The standard number of hours in a corrosion test for UK hardware is 240 hours. Just keep that in mind.

You’re selling a high end door to a home owner. Something sexy, totally classy, upgrades everywhere. Custom colour, custom glass. The home owner’s excitement and expectations for their brand spanking new door are going through the roof. You’ve done the perfect sales pitch. Then, just ten days later, their super expensive door with all those upgrades and extras now has pitting handles and letter box.

Yes, ten days. That’s because all that 240 hours is. It may sound a lot, but think of it in the real world. That is just ten 24 hour days. You guarantee your doors for ten years. You charge top dollar for what you sell. Yet there’s a pretty good chance the door handles and letter box you sold on it will start to pit almost immediately if you live within a sniff’s distance of the coast.

So not only is the coating on the hardware starting to come off, but so too the novelty of the purchase for the home owner. The fact that pitting hardware remains a problem in 2017 boggles my mind. Yet, I think we all know there is a problem in this industry with pitting, but we’re not willing to be all that vocal about it.

240 and 480 tests are utterly pointless

Seriously, what is the point of these tests in this day and age? 240 hours gives you ten days. 480 hours gives you 20 days. Not even three weeks. Yet we sell doors to the general public that we say will last decades if looked after properly. Do we really think that this is OK? If the powers that be who set these “standards” are reading this, you need to up your game! 240 hours is not a long time and it needs to be radically upgraded.

Consider this: 64% of households live within 10 miles of a coastline in this country so I read the other day. That makes for a lot of homes. And although ten miles sounds a lot, that will be close enough for the air to hold enough salt to do some level of damage. The most inland part of the UK is Coton in the Elms in Derbyshire at just 70 miles from a coast line. We perhaps forget that we are a tiny island located in the north Atlantic ocean. Just because you can’t see the sea doesn’t mean the air around you doesn’t have some leftovers of it in there.

For our climate, our weather, our pollution levels also in bigger cities, the 240 and 480 are completely inadequate. Wondering what it should be instead? For me, thousands upon thousands of hours. At least give the test some level of credibility and reality before a product has the chance to make it to market and actually last some length of time. Right now these tests tell a home owner that their hardware is good for ten solid days then it’s all downhill from there.

So, if the tests were upgraded to thousands of hours, that’s going to require some hardware upgrades, because I don’t think there is much out there right now which could last say, 5000 hours?

DGB Features

LockLock making a mockery of the test

There is a handle out there, the LockLock handle by Brisant Secure, which is currently making the current salt spray test lengths look about as credible as an MP’s review into their own pay. Take a look at this video:

That is a LockLock handle coming out of the sprayer after more than 3000 hours straight. That video was also published a week ago. I spoke to Nick Dutton earlier on today and he’s informed me that it’s been back in since and will sail past my slightly tongue in cheek guess of 4000 hours on Linkedin as to when it might finally start to pit. I am told that indications at the moment it will easily make that mark and much further. Could we see 5000 hours? 6000? Will it actually ever pit at all?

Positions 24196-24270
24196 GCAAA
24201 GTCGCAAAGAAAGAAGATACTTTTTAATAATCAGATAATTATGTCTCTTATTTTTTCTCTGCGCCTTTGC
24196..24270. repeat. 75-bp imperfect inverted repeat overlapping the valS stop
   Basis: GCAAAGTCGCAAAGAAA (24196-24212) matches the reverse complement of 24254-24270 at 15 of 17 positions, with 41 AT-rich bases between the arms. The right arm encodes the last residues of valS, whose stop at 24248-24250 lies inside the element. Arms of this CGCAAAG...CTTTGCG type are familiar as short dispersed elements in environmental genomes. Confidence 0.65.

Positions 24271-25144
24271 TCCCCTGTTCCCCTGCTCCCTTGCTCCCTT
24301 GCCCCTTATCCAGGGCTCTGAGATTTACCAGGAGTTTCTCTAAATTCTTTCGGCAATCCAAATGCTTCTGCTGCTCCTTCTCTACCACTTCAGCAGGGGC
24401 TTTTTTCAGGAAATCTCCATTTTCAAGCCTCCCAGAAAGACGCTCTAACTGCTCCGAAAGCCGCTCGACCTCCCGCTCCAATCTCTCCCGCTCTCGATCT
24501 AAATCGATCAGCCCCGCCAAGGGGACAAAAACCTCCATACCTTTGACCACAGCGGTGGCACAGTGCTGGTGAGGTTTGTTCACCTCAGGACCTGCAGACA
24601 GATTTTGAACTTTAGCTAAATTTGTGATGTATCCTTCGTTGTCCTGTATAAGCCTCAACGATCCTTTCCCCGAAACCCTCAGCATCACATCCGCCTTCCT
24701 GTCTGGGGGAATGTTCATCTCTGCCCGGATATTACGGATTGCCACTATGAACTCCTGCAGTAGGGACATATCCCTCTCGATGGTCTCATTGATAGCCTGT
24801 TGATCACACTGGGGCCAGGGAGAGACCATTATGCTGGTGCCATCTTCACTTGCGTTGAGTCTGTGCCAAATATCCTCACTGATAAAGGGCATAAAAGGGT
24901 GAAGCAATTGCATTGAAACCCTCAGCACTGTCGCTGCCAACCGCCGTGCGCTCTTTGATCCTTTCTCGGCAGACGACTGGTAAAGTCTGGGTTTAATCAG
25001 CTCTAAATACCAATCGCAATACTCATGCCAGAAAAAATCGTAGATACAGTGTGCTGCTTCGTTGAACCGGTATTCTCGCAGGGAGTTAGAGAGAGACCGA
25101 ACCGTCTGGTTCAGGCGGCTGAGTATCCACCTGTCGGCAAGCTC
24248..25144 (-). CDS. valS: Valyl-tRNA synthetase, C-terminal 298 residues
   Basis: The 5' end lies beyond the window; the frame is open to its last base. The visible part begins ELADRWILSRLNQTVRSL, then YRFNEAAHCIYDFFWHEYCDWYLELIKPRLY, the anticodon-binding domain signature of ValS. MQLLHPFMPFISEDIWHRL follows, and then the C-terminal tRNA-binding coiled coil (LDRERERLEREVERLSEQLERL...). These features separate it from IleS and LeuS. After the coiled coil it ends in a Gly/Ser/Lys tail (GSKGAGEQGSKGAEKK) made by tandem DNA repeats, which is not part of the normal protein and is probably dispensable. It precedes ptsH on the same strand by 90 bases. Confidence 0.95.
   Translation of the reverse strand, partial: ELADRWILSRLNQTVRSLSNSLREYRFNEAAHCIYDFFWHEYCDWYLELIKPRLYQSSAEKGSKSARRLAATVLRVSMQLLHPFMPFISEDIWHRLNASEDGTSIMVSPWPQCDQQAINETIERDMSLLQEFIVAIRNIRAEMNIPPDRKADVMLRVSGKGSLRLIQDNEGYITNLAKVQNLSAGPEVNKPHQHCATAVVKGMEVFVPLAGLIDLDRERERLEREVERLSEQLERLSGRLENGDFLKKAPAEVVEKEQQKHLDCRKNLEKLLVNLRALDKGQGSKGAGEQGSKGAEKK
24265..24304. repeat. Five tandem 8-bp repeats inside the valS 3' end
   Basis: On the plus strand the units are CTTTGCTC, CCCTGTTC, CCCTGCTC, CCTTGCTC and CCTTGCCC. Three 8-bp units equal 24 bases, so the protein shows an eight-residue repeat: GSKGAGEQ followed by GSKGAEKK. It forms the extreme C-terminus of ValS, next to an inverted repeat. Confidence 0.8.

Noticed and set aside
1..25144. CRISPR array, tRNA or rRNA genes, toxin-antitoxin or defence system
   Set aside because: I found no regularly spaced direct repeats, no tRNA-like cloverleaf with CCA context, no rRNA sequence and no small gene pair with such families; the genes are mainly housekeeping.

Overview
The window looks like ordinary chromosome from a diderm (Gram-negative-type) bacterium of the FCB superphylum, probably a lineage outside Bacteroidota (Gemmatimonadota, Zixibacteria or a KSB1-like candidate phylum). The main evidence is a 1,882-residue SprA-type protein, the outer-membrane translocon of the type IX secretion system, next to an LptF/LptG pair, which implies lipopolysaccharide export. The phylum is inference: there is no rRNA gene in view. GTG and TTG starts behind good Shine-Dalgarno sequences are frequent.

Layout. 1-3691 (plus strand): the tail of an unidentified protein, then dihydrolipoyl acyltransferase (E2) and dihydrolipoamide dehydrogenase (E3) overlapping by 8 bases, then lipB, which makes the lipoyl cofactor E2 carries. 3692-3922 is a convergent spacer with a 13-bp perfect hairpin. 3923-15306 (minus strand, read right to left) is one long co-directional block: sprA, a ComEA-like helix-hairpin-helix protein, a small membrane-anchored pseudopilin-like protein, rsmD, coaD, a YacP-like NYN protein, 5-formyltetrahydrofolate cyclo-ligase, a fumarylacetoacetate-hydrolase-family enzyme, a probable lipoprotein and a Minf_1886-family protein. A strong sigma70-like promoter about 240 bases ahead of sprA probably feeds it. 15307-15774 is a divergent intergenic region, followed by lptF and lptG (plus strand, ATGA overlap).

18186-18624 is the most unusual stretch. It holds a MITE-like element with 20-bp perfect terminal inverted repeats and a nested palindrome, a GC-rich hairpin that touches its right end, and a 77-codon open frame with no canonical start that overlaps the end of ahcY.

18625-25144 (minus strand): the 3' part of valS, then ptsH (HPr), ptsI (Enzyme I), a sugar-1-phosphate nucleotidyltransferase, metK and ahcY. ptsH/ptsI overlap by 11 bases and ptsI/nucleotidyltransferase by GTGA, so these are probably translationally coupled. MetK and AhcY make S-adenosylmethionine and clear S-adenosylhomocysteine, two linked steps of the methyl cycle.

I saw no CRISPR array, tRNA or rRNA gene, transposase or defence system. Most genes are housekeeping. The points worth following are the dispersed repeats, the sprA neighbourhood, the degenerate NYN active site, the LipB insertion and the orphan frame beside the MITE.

The live timer keeping track of the handle in the salt spray booth:

Credit: Brisant Secure

I am using LockLock as an example of how well hardware can perform when it’s been built right. It is the way this handle is built that has allowed it to ruin the credibility of this test. Take a look:

Credit: Brisant Secure

What I’m wondering is, if the key to a handle lasting this long is as simple as a double layer of copper and nickel, why hasn’t this been done sooner? I know I know, costs etc. Penny pinching here and there to make sure one handle is cheaper than the other. Unfortunately, it is that attitude towards hardware manufacture that has led us to the position that we’re in now. As far as I know this is the only handle that has managed such a feat during the salt spray.

Now, go back to your sales scenario. You can now confidently go back to the home owner and say to them that the door handles you use on your doors will last a genuinely long time and stand a chance against our corrosive atmosphere. Wouldn’t it be a much easier sell, and at least one more USP to say that?

What I would hope is that after this handle finally fails, which at this rate may not happen for a long time yet, the current salt spray test standards are revised upwards and in a significant fashion. What this would do would be to bring credibility back to the test, and would also force hardware suppliers to up their game on the quality front. Yes it will cost them, but I am sure that failed products cost them more than it would be find a prevention to the problems of pitting. It would benefit installers as they might be able to retain some confidence in the product they are selling. It would benefit the home owner who could then rely on their door handles looking nice and polished for more than a couple of weeks.

I want to be clear, as far as I’m concerned the current tests are not fit for purpose. I want to see the hardware industry really grasp this problem, stop hiding behind the “costs” argument and start creating door hardware that we can all expect to last longer than a few weeks or months. LockLock has shown that it can be done, and I know there is plenty of talent and money out there to make it happen.

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